The Navarro, Arceo and Garcia families had a tough May in 2007. Not only did their Mother's Day end up in a brawl, a child's birthday party ended up as a stabbing party. That lead to the conviction of three relatives for murder.

Those convictions were upheld on Tuesday, when the state's 4th Appellate Court upheld their convictions in full, despite claims of 'legally impossible' jury instructions.

Maile Mae Hampton, a young African American woman, attended a Black Lives Matter protest in Sacramento last January to speak out against police violence against minorities -- and ended up being charged with felony lynching. Hampton is accused of pulling a fellow protestor away from police, which prosecutors felt met the definition of lynching in California: "the taking by means of a riot of any person from the lawful custody of a peace officer."

Perhaps realizing that the charge was in poor judgment -- or perhaps just poor P.R. -- Sacramento's chief deputy district attorney amended the complaint. Instead of lynching, Hampton now faces a single charge of misdemeanor interference with an officer.

In a move that surprised many, the California's Supreme Court declined to revisit a controversial January ruling on mandatory registration for certain offenders. The case the court declined to rehear, Johnson v. Department of Justice, revived a mandatory registration law that many argued was homophobic and unjustly subjected gay and lesbian defendants to greater punishments than their straight counterparts.

The Johnson decision received a strong dissent from two Justices. Court observers had expected Governor Brown's recent appointees to push the court more to the left and to rehear the case. The decision this week is one sign that those predictions may have been misguided.

California's three strikes law can lead to some complicated baseball. In general, the law is supposed to be fairly straightforward. Your second felony, or "strike," results in twice the term it would get if you didn't have a prior felony. If that second strike is for a serious felony, then five more years are added on. Thus, for second strikers, the court determines the base sentence, doubles it and adds on five more years.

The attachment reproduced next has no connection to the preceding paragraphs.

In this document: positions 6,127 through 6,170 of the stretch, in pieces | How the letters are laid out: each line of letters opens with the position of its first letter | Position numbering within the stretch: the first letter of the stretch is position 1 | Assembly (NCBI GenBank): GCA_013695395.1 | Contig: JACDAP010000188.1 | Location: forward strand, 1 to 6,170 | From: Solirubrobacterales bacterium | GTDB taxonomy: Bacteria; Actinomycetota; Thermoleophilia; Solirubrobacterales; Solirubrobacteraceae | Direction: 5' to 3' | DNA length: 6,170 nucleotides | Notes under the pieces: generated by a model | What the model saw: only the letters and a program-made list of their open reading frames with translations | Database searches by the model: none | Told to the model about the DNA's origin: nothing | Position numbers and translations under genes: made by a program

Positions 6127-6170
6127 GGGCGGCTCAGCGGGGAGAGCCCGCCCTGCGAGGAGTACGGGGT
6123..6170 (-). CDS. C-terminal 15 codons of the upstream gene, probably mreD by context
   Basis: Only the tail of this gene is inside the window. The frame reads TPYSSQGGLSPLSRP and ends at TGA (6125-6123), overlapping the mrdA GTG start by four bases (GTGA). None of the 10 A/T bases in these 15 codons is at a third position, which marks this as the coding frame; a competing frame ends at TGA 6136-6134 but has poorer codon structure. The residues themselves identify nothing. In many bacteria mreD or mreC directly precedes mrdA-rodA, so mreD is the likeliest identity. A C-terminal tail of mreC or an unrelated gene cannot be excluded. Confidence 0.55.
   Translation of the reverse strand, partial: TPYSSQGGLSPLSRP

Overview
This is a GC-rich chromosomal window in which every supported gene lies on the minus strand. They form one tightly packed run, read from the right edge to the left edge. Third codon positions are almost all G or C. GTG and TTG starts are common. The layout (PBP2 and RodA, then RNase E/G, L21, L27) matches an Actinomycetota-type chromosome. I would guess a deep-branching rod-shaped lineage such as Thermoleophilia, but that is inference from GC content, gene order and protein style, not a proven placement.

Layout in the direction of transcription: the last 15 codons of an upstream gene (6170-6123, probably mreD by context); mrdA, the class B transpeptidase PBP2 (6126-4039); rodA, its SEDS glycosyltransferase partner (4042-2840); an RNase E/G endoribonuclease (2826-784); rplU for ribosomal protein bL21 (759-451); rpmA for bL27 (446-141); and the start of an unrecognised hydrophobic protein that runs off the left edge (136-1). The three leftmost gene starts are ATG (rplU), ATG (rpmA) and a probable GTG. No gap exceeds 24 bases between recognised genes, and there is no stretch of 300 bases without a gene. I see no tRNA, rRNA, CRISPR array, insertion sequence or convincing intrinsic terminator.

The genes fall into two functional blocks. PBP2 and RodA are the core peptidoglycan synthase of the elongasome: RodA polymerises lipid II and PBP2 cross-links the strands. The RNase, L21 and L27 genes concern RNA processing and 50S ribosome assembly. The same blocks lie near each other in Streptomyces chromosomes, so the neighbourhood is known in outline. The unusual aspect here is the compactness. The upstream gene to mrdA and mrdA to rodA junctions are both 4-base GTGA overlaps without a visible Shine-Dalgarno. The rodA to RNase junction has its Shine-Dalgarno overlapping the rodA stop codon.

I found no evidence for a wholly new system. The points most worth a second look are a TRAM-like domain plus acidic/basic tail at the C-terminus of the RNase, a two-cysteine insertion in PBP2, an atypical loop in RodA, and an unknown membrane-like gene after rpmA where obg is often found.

Of course, real life isn't always that simple. In many cases, the second strike is a conviction for several offenses, with multiple terms. Does the serious felony enhancement apply to each term, meaning your five extra years can pile up to become extra decades? Not according a state Supreme Court decision last Thursday which held that the serious felony enhancement may be added only once as part of a second-strike sentence.

DUI Can Be Established With Circumstantial Evidence: Cal. Sup. Ct.

Can a court use circumstantial evidence, along with blood and breath tests, to conclude that a driver was above the legal limit for alcohol intoxication?

That's the question the California Supreme Court answered earlier this month, and it answered in the affirmative after Ashley Coffey challenged her driver's license suspension following a DUI arrest.